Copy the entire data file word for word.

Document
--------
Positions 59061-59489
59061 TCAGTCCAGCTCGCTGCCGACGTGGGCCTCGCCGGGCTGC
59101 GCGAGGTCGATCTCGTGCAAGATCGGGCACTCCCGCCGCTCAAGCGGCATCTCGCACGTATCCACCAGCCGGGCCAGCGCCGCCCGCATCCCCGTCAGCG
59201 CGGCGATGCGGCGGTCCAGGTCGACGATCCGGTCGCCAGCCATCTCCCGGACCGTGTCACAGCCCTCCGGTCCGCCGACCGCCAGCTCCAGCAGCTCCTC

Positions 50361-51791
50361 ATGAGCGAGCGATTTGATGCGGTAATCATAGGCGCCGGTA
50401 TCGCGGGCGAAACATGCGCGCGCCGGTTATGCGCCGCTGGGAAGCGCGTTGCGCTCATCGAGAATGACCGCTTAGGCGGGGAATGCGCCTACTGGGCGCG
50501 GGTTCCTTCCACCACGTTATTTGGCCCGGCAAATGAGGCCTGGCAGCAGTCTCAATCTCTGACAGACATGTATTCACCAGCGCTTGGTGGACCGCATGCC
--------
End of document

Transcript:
Positions 59061-59489
59061 TCAGTCCAGCTCGCTGCCGACGTGGGCCTCGCCGGGCTGC
59101 GCGAGGTCGATCTCGTGCAAGATCGGGCACTCCCGCCGCTCAAGCGGCATCTCGCACGTATCCACCAGCCGGGCCAGCGCCGCCCGCATCCCCGTCAGCG
59201 CGGCGATGCGGCGGTCCAGGTCGACGATCCGGTCGCCAGCCATCTCCCGGACCGTGTCACAGCCCTCCGGTCCGCCGACCGCCAGCTCCAGCAGCTCCTC

Positions 50361-51791
50361 ATGAGCGAGCGATTTGATGCGGTAATCATAGGCGCCGGTA
50401 TCGCGGGCGAAACATGCGCGCGCCGGTTATGCGCCGCTGGGAAGCGCGTTGCGCTCATCGAGAATGACCGCTTAGGCGGGGAATGCGCCTACTGGGCGCG
50501 GGTTCCTTCCACCACGTTATTTGGCCCGGCAAATGAGGCCTGGCAGCAGTCTCAATCTCTGACAGACATGTATTCACCAGCGCTTGGTGGACCGCATGCC